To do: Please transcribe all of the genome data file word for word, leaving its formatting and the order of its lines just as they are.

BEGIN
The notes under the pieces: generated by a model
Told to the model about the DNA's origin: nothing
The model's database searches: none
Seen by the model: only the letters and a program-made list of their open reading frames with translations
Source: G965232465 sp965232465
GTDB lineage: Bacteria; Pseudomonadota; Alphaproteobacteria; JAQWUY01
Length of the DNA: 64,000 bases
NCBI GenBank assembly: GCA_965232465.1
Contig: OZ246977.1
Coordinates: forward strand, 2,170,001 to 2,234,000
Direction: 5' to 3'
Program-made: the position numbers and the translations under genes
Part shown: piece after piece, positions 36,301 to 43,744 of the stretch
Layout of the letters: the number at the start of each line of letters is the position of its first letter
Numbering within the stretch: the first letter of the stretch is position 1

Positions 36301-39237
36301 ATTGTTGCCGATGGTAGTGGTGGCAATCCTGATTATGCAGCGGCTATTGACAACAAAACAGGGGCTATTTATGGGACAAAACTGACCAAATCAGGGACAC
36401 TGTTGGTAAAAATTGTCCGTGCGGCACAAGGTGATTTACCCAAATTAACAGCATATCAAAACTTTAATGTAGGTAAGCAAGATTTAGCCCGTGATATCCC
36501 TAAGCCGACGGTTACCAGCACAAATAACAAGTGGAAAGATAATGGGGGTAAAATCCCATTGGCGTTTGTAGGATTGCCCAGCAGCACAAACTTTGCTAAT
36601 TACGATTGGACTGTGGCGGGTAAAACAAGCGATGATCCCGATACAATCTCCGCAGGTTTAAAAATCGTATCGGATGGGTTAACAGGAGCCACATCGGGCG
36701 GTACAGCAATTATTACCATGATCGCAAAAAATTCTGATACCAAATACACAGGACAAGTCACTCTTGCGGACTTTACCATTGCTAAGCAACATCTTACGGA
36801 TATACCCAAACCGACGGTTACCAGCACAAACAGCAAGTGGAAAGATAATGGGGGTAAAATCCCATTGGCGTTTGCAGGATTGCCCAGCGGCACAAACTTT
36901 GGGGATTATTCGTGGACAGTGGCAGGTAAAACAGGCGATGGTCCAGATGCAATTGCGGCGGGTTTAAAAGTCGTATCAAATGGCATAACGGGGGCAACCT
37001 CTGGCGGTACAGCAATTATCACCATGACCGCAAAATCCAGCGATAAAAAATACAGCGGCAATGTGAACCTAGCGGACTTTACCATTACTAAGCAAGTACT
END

The notes under the pieces: generated by a model
Told to the model about the DNA's origin: nothing
The model's database searches: none
Seen by the model: only the letters and a program-made list of their open reading frames with translations
Source: G965232465 sp965232465
GTDB lineage: Bacteria; Pseudomonadota; Alphaproteobacteria; JAQWUY01
Length of the DNA: 64,000 bases
NCBI GenBank assembly: GCA_965232465.1
Contig: OZ246977.1
Coordinates: forward strand, 2,170,001 to 2,234,000
Direction: 5' to 3'
Program-made: the position numbers and the translations under genes
Part shown: piece after piece, positions 36,301 to 43,744 of the stretch
Layout of the letters: the number at the start of each line of letters is the position of its first letter
Numbering within the stretch: the first letter of the stretch is position 1

Positions 36301-39237
36301 ATTGTTGCCGATGGTAGTGGTGGCAATCCTGATTATGCAGCGGCTATTGACAACAAAACAGGGGCTATTTATGGGACAAAACTGACCAAATCAGGGACAC
36401 TGTTGGTAAAAATTGTCCGTGCGGCACAAGGTGATTTACCCAAATTAACAGCATATCAAAACTTTAATGTAGGTAAGCAAGATTTAGCCCGTGATATCCC
36501 TAAGCCGACGGTTACCAGCACAAATAACAAGTGGAAAGATAATGGGGGTAAAATCCCATTGGCGTTTGTAGGATTGCCCAGCAGCACAAACTTTGCTAAT
36601 TACGATTGGACTGTGGCGGGTAAAACAAGCGATGATCCCGATACAATCTCCGCAGGTTTAAAAATCGTATCGGATGGGTTAACAGGAGCCACATCGGGCG
36701 GTACAGCAATTATTACCATGATCGCAAAAAATTCTGATACCAAATACACAGGACAAGTCACTCTTGCGGACTTTACCATTGCTAAGCAACATCTTACGGA
36801 TATACCCAAACCGACGGTTACCAGCACAAACAGCAAGTGGAAAGATAATGGGGGTAAAATCCCATTGGCGTTTGCAGGATTGCCCAGCGGCACAAACTTT
36901 GGGGATTATTCGTGGACAGTGGCAGGTAAAACAGGCGATGGTCCAGATGCAATTGCGGCGGGTTTAAAAGTCGTATCAAATGGCATAACGGGGGCAACCT
37001 CTGGCGGTACAGCAATTATCACCATGACCGCAAAATCCAGCGATAAAAAATACAGCGGCAATGTGAACCTAGCGGACTTTACCATTACTAAGCAAGTACT